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Skeletal Morphogenesis of Microbrachis and Hyloplesion (Tetrapoda: Lepospondyli), and Implications for the Developmental Patterns of Extinct, Early Tetrapods.

Olori JC - PLoS ONE (2015)

Bottom Line: However, early and rapid ossification of the postcranial skeleton, including a well-developed pubis and ossified epipodials, suggests that neither taxon metamorphosed nor were they neotenic in the sense of branchiosaurids and salamanders.Overall patterns of postcranial ossification may indicate postaxial dominance in limb and digit formation, but also more developmental variation in early tetrapods than has been appreciated.The phylogenetic position and developmental patterns of M. pelikani and H. longicostatum are congruent with the hypothesis that early tetrapods lacked metamorphosis ancestrally and that stem-amniotes exhibited derived features of development, such as rapid and complete ossification of the skeleton, potentially prior to the evolution of the amniotic egg.

View Article: PubMed Central - PubMed

Affiliation: Department of Geological Sciences, Jackson School of Geosciences, The University of Texas at Austin, Austin, Texas, United States of America.

ABSTRACT
The ontogeny of extant amphibians often is used as a model for that of extinct early tetrapods, despite evidence for a spectrum of developmental modes in temnospondyls and a paucity of ontogenetic data for lepospondyls. I describe the skeletal morphogenesis of the extinct lepospondyls Microbrachis pelikani and Hyloplesion longicostatum using the largest samples examined for either taxon. Nearly all known specimens were re-examined, allowing for substantial anatomical revisions that affect the scoring of characters commonly used in phylogenetic analyses of early tetrapods. The palate of H. longicostatum is re-interpreted and suggested to be more similar to that of M. pelikani, especially in the nature of the contact between the pterygoids. Both taxa possess lateral lines, and M. pelikani additionally exhibits branchial plates. However, early and rapid ossification of the postcranial skeleton, including a well-developed pubis and ossified epipodials, suggests that neither taxon metamorphosed nor were they neotenic in the sense of branchiosaurids and salamanders. Morphogenetic patterns in the foot suggest that digit 5 was developmentally delayed and the final digit to ossify in M. pelikani and H. longicostatum. Overall patterns of postcranial ossification may indicate postaxial dominance in limb and digit formation, but also more developmental variation in early tetrapods than has been appreciated. The phylogenetic position and developmental patterns of M. pelikani and H. longicostatum are congruent with the hypothesis that early tetrapods lacked metamorphosis ancestrally and that stem-amniotes exhibited derived features of development, such as rapid and complete ossification of the skeleton, potentially prior to the evolution of the amniotic egg.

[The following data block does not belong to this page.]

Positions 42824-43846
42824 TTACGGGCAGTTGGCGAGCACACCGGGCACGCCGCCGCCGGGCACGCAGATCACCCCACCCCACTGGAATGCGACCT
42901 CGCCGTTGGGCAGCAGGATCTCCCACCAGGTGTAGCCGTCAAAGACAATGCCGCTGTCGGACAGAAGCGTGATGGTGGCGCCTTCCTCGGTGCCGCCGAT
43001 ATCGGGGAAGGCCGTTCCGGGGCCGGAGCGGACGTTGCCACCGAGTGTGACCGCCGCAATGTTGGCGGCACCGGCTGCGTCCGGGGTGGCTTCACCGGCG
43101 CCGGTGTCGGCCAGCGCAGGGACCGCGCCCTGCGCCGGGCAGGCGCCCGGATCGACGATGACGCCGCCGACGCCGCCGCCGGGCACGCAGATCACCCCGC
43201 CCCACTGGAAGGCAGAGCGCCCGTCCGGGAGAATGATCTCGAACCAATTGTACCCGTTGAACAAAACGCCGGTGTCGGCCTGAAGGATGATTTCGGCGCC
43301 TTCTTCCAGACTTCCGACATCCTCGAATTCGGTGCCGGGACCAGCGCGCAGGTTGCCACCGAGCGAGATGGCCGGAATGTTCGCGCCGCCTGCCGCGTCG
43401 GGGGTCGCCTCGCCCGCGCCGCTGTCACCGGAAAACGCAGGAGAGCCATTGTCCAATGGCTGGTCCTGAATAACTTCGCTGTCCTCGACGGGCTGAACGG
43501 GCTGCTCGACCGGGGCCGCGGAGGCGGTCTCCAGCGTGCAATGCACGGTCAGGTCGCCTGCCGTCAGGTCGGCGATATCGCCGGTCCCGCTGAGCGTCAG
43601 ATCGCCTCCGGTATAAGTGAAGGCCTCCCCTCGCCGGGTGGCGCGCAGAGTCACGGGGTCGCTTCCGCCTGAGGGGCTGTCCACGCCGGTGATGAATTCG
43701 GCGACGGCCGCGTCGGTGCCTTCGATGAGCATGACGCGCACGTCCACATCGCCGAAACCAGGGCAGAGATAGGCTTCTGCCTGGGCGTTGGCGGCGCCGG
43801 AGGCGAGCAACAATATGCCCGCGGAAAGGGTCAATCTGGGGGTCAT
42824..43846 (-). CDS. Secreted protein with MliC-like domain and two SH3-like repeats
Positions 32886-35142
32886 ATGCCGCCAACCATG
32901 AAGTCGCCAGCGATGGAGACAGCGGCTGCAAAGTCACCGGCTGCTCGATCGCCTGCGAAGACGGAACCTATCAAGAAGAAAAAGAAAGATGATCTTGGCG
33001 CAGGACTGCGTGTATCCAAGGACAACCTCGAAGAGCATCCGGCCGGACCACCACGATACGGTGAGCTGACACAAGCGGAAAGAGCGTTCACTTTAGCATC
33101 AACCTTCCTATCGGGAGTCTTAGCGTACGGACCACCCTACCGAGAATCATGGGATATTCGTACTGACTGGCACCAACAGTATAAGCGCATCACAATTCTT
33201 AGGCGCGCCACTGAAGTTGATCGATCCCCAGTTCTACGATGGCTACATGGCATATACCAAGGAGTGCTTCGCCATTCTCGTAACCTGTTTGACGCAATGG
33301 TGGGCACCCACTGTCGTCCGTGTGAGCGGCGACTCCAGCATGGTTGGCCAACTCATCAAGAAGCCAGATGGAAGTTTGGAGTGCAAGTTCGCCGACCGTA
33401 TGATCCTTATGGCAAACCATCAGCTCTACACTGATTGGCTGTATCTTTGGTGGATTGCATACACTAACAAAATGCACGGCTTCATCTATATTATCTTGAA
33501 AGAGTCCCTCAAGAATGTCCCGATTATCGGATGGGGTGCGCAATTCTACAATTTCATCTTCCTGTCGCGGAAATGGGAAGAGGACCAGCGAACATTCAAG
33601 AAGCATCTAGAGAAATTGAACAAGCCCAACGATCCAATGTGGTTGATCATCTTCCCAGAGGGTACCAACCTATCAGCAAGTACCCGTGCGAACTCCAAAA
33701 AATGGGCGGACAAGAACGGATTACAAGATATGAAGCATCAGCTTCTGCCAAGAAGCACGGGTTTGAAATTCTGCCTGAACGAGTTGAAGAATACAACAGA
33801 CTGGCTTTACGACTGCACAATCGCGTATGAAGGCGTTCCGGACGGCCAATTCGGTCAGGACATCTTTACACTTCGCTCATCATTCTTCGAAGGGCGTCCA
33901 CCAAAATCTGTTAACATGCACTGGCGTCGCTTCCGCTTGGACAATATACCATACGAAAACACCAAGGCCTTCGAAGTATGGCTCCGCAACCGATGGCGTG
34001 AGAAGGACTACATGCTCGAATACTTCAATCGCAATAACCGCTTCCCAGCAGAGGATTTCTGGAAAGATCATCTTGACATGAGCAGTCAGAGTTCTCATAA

No MeSH data available.


Related in: MedlinePlus

Ontogenetic changes in the femur of M. pelikani.A. Stage 1, NHMW1894-2400; proximal toward left. Note unfinished ends. B. Stage 2, NHMW1983_32_50; proximal toward bottom left. Note waisting of shaft. C. Stage 3, St.190; proximal toward bottom left. Impression of crushed element. D. Stage 4, MB.Am.810; proximal toward upper left. Internal trochanter is broken. E. Stage 5, AMNH2557; proximal toward upper right. F. Stage 6, MB.Am.840; Elements from both sides present, anterior is to the left. Femur toward top is ventral view, femur toward bottom is dorsal view. Adc, adductor crest; Dcd, distal condyles; Fem, femur; Fib, fibula; Fh, femoral head; Icf, intercondylar fossa; Ili, ilium; Ish, ischium; Itr, internal trochanter; Itrf, intertrochanteric fossa. Scale bars = 1mm.